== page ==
When McCain came up with a campaign finance reform that helped rich liberals like George Soros to influence American politics, when he promoted a massive amnesty bill for illegal migrants, when he criticized Republican Presidents, or did anything that was perceived to be against Republicans, the media covered him with fake admiration.

The proof that the media’s affection for McCain was not real was that when they had a chance to support him both times he ran for president; they cast him aside. To the media, he became like every other Republican: A target to be destroyed. After the 2008 presidential primaries, when Barack Obama got the Democratic nomination and McCain got the Republican’s, the media attacked McCain relentlessly for competing against Obama.

McCain controversially decided in 2008 not to attack Obama for his deep ties to the racist and anti-Semitic Jeremiah Wright, Obama’s pastor and the leader of the congregation he attended for two decades. McCain also overlooked Obama’s longstanding alliances with many anti-Semites (Rashid Khalidi, Louis Farrakhan, etc.), and other extremists like Bill Ayers, the co-founder of a communist revolutionary group that conducted a campaign of terrorism in America. McCain also defended Obama at McCain’s events, whenever Obama was accused of being a Muslim. Whereas Obama’s sympathies lie with Muslims.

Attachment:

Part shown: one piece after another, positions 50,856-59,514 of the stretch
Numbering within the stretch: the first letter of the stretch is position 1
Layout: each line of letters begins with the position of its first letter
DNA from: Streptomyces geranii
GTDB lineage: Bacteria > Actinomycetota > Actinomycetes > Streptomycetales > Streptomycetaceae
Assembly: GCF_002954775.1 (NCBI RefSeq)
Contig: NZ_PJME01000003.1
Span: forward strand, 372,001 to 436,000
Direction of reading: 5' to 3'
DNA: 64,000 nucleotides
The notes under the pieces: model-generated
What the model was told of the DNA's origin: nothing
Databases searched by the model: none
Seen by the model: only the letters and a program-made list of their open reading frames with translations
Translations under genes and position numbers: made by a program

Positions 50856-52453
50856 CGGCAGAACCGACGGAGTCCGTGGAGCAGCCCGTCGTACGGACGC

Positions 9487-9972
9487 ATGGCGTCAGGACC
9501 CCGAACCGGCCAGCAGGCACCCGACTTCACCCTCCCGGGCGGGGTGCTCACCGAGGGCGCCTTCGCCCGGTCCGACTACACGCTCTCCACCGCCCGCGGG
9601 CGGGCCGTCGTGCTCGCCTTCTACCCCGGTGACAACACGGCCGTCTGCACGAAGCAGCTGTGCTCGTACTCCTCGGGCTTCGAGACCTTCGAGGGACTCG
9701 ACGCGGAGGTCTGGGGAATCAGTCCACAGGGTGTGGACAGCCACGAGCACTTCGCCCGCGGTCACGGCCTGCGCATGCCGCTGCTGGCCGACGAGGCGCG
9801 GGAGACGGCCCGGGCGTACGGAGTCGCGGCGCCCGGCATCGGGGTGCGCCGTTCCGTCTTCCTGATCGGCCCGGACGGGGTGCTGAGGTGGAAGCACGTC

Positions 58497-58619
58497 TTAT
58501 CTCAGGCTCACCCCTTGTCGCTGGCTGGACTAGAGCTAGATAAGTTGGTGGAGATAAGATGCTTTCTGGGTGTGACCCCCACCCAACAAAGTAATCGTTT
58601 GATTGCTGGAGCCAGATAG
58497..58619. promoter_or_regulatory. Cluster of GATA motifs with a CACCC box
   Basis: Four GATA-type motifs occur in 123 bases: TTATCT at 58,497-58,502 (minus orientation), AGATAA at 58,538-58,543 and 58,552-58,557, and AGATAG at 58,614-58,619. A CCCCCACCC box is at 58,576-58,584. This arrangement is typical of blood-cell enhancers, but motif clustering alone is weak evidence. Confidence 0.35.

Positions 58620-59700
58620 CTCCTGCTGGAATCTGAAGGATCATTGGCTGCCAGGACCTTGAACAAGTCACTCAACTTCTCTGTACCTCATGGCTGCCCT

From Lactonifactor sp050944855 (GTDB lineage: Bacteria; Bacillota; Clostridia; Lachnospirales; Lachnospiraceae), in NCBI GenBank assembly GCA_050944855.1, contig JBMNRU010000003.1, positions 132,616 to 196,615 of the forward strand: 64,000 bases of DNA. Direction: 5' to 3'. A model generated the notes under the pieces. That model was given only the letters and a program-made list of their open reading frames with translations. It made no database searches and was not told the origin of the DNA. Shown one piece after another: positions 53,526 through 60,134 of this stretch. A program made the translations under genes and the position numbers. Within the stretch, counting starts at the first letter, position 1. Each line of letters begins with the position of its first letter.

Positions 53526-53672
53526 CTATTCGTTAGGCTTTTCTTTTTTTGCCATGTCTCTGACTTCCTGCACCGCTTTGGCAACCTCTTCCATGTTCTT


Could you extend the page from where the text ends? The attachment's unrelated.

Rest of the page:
The swamp has politicized McCain’s death. The fake reverence for McCain now is an opportunity to savage Trump; setting up fake comparisons between Trump and McCain, and showing Trump deficient on all measures. In 2008, Democrats and the media tore McCain to shreds and declared him insufficient on every measure. They advised voting for Obama because McCain was in poor health and would more than likely die in office!

On McCain’s death, President Obama stated: “John McCain and I were members of different generations, came from completely different backgrounds, and competed at the highest level of politics. But we shared, for all our differences, a fidelity to something higher - the ideals for which generations of Americans and immigrants alike have fought, marched, and sacrificed. We saw our political battles, even, as a privilege, something noble, an opportunity to serve as stewards of those high ideals at home, and to advance them around the world. We saw this country as a place where anything is possible - and citizenship as our patriotic obligation to ensure it forever remains that way.” 

In 2008, Obama did not see McCain as a steward of any ideal. He and the Democrats intimated McCain was a war criminal, with his friend George W. Bush, who lied to the American people, dropped bombs on civilians and killed millions.

Congressman John Lewis, a civil rights icon, accused McCain of stoking hate, likening the atmosphere at his campaign events to those of George Wallace, the racist ex-Alabama governor. McCain urged Obama to repudiate Lewis’s comments to no avail. After McCain died, he became a hero again to Lewis: “Senator John McCain was a warrior for peace. He will be deeply missed by people all around the world.” According to the same Lewis during the 2008 campaign, McCain was not a warrior for anything but hate, hostility and racism.